11. Nice! I have an RX8 seat on my sim rig at home! One thing I'll just forewarn people, they are *bloody heavy* !!
  12. To my knowledge, my Ka cylinder is 20.6mm over the standard 22.6 on the sierra. I have a spreadsheet that works this sort of thing out, I'll try and PM it to you, but going 22.6->20.6mm on the m/c and changing nothing else should see about a 20% decrease in pedal effort...
  13. Yeah, I wouldn't say a pedal box is necessarily the answer. Maybe just a refresh of sorts is all that's needed... check the existing pedal box arrangement for flex/'sticktion' in the bushes, play across the axle that all the pedals pivot on, lubricate, etc? My car is standard Ka M/C on original Sierra brakes and the pedal effort and feel is lovely, spot on for me. Granted it's not like an overly-servo'd tin top but it's a nice balance, just a little bit of 'meat' to it but not overly firm.
  14. brumster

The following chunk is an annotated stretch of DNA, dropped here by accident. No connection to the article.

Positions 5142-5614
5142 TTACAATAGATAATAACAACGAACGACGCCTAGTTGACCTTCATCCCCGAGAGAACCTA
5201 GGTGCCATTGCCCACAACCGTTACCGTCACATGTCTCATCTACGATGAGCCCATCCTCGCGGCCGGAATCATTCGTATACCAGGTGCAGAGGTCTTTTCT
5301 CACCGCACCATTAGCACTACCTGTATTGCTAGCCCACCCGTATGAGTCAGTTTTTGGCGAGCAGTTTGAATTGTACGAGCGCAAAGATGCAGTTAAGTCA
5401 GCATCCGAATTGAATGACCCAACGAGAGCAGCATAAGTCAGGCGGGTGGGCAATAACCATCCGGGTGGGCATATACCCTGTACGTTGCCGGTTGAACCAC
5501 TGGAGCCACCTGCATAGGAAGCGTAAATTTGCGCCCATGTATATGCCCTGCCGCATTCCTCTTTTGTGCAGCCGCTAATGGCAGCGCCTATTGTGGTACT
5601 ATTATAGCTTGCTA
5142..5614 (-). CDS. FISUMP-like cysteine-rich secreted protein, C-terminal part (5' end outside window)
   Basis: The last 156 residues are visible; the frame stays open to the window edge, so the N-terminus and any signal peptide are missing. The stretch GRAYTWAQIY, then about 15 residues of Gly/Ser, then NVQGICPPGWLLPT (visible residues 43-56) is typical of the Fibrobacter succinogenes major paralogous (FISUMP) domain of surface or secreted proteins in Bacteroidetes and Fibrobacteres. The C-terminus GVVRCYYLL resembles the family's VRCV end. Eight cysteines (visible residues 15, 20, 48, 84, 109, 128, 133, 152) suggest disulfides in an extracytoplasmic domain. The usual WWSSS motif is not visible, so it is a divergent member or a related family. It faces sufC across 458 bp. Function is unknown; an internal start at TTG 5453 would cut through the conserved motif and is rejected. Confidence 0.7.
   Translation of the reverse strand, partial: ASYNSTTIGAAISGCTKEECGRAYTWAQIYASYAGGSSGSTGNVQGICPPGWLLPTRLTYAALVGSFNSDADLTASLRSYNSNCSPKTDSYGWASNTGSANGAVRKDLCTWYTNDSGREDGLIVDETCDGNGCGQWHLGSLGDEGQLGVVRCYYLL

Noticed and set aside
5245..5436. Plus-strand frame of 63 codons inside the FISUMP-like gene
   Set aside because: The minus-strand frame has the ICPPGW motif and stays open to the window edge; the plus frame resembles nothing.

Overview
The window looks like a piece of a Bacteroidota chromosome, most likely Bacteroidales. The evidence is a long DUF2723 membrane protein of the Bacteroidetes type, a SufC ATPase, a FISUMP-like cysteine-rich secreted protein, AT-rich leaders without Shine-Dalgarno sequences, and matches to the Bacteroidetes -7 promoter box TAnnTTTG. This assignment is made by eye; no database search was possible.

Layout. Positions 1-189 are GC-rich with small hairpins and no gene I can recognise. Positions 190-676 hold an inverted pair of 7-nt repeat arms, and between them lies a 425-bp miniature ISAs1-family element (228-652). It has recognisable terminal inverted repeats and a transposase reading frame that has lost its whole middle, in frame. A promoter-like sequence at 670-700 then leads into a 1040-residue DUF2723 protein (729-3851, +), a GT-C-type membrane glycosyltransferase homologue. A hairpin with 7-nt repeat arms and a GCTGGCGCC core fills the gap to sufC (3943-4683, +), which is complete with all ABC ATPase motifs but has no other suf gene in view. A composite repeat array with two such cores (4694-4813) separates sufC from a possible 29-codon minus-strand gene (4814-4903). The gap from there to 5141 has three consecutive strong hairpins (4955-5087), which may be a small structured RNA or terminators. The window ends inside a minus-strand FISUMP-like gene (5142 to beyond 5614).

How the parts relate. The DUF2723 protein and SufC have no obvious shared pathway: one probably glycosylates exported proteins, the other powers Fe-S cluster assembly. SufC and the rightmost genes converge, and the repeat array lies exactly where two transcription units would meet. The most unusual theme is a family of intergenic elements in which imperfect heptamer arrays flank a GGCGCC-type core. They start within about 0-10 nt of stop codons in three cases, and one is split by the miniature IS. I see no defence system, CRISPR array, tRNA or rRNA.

A couple is probably barely noticeable on a tin-top but more relevant on cars like ours with such little weight. There is no magic number but generally people go with a ballpark number that most people like, without questioning it. It generally aligns with vehicle weight but there are obviously points where, when the numbers go too high or too low, you get a massive drop-off in characteristics. Too low, the sidewall deforms, the contact patch goes to pot and the tyre most likely overheats - but here you see my point, factors such as tyre construction can make a massive difference - soft sidewalls; more pressure. Stiff sidewalls; you can get away with less. So blanket saying "18 psi" doesn't factor in anything about your car weight or tyres. Likewise too high a number and the opposite happens, the sidewall/squish will be reduced, the car will be too stiff, the contact patch will deform the opposite way, and the car will feel taught to a point, skittish past that. But, again, softly sprung cars could get away with it more, or cars with softer tyres. And we've not discussed tyre temperatures, compound, etc... Short answer : fiddle. Go out repeatedly over a known favourite road, adjusting pressures by 2psi at a time (check HOT temperatures, not cold) and see which you prefer